In episode 221 I’m joined by Dr. Ron Schenk of Amherst New York USA. He shares his expertise on the important topic of manual and manipulative therapy including some about its origins, the various routes to receive postgraduate specialization, the various approaches and organizations in which one can train and more. This week on MCF!
Ron Schenk is a person who wears multiple hats. He is a professor of physical therapy for the DPT program at Daemen College, NY and Director of OMPT fellowship program and in collaboration with McKenzie Institute, he is the director of the McKenzie Orthopedic fellowship program. He is also in private practice, mentoring students and fellows and involved in research.
Ron talks about the various fellowship and certification programs that are recognized by the APTA.
Manual and Manipulative Therapy
Ron shares his thoughts on the most common criticism for MDT, that it not being a manual approach. He emphasizes force progressions and the huge role of self generated forces in improving patient independence and empowerment to battle healthcare issues of recurrence and chronicity. MDT management also emphasizes “end range” and hence it is not different from other manual therapy systems in that regard.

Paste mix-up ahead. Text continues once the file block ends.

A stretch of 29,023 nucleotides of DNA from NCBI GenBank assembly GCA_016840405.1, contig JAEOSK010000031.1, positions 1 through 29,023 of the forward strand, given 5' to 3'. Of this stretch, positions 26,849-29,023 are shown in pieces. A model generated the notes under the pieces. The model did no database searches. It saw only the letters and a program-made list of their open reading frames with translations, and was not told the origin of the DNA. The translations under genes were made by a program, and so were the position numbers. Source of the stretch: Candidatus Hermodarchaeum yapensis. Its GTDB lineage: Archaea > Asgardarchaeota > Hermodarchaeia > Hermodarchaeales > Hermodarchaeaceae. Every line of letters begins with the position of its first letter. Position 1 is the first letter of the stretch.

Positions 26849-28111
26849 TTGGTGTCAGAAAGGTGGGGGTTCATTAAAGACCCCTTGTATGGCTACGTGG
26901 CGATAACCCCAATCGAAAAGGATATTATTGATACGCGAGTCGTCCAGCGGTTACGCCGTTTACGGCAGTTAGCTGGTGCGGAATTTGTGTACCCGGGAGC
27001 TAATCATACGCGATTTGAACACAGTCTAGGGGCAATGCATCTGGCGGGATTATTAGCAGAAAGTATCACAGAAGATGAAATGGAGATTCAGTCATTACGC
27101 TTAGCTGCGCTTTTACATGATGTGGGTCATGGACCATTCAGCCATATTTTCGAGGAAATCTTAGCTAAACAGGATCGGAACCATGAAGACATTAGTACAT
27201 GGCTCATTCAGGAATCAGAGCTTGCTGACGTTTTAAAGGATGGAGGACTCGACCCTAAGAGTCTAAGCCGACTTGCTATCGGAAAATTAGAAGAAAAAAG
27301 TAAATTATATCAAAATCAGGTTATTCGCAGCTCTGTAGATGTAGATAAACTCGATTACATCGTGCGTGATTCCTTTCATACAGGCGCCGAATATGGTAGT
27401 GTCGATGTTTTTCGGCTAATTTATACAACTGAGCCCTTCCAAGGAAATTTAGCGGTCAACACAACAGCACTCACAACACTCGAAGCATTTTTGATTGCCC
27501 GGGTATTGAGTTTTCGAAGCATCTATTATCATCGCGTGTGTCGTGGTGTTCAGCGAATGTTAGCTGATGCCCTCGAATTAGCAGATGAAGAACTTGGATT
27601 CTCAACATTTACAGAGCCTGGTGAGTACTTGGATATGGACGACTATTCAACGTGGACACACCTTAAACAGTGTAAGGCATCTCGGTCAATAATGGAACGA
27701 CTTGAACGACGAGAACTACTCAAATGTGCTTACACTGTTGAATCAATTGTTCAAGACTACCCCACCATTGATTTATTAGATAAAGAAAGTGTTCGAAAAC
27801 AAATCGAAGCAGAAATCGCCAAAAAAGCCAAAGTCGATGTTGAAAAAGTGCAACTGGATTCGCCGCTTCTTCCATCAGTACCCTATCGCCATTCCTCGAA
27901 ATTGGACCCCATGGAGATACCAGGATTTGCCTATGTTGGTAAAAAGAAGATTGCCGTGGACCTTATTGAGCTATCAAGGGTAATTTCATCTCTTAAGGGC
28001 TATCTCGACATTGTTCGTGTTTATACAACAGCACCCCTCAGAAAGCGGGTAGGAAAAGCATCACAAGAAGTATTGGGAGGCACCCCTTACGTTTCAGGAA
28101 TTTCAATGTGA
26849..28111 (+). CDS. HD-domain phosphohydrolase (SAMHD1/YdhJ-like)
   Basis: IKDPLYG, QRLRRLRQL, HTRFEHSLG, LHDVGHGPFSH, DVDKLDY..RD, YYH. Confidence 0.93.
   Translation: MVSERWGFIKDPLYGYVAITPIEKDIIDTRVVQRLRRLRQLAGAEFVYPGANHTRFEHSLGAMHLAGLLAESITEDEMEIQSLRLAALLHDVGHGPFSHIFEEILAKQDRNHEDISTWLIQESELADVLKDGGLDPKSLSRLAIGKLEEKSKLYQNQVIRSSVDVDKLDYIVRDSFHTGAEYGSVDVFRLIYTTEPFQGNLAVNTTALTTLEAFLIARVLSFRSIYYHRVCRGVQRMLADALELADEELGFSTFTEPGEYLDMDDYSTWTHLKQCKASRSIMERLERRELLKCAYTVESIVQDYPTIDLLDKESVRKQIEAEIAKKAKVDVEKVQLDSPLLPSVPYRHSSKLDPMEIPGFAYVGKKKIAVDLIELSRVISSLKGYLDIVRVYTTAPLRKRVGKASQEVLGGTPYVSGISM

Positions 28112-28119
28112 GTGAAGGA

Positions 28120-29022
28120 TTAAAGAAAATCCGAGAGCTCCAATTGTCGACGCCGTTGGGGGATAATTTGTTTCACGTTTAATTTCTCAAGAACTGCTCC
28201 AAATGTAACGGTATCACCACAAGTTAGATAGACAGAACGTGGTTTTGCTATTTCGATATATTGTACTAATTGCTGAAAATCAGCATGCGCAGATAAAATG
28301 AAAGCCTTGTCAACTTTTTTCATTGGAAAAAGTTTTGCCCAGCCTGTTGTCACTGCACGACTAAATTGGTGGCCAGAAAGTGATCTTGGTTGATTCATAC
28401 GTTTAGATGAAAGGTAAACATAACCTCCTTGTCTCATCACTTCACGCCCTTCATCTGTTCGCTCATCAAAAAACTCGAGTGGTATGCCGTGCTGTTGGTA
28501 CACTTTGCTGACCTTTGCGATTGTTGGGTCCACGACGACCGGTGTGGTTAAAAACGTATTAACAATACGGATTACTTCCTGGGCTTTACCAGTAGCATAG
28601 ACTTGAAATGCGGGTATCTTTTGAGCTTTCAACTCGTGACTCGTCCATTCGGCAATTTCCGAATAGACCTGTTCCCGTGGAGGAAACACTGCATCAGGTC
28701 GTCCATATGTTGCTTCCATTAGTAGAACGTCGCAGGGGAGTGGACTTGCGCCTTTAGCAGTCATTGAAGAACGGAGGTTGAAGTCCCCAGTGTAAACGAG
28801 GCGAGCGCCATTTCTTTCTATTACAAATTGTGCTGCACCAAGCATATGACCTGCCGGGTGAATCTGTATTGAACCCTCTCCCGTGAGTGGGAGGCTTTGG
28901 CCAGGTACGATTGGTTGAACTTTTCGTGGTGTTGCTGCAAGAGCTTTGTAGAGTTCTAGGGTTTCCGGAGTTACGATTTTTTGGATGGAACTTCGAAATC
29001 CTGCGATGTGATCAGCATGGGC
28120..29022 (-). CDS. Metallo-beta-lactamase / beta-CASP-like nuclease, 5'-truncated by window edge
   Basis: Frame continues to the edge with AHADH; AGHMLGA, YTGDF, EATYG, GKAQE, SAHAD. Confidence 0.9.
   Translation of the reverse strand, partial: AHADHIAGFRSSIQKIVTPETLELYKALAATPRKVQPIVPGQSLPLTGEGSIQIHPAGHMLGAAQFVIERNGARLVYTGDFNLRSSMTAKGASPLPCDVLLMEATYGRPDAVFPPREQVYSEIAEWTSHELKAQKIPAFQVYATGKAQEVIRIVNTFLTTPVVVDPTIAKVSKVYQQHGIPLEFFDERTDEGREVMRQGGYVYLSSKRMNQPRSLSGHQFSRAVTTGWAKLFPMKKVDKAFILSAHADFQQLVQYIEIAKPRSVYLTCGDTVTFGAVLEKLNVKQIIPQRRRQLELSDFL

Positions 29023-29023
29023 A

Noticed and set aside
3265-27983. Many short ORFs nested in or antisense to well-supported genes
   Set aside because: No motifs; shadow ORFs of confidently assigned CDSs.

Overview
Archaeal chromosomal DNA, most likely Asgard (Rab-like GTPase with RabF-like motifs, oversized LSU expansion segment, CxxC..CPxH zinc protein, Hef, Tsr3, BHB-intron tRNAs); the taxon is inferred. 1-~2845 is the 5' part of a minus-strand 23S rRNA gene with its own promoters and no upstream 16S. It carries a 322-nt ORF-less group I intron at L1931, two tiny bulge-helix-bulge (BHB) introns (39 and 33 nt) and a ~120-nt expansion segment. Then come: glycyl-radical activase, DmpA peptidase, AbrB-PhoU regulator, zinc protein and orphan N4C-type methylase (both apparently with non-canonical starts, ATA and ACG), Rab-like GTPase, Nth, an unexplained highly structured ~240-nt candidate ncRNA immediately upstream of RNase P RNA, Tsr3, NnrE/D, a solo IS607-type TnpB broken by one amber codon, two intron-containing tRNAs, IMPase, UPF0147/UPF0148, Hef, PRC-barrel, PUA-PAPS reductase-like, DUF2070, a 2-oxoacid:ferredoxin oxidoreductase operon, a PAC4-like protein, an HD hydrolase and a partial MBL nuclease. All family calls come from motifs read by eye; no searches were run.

History of Manual Therapy
Ron gives a history of the practice of manual therapy winces ages, including its practice in various forms by different people (chiropractors, osteopaths, massage therapists, physical therapists), including layman. He then talks about it falling out of favor for physical therapists due to injuries being reported in patients and about its reappearance in the 1990s when Stanley Paris and Freddy Kaltenborn promoted the psychomotor skills of manual therapy in physical therapists in the United States. He talks about the formation of the American Academy of Manual Physical Therapists to provide standards for practice of manual therapy.
Ron feels that it is important that what we practice needs to be described as manual physical therapy to distinguish it from what is practiced by other schools of thought.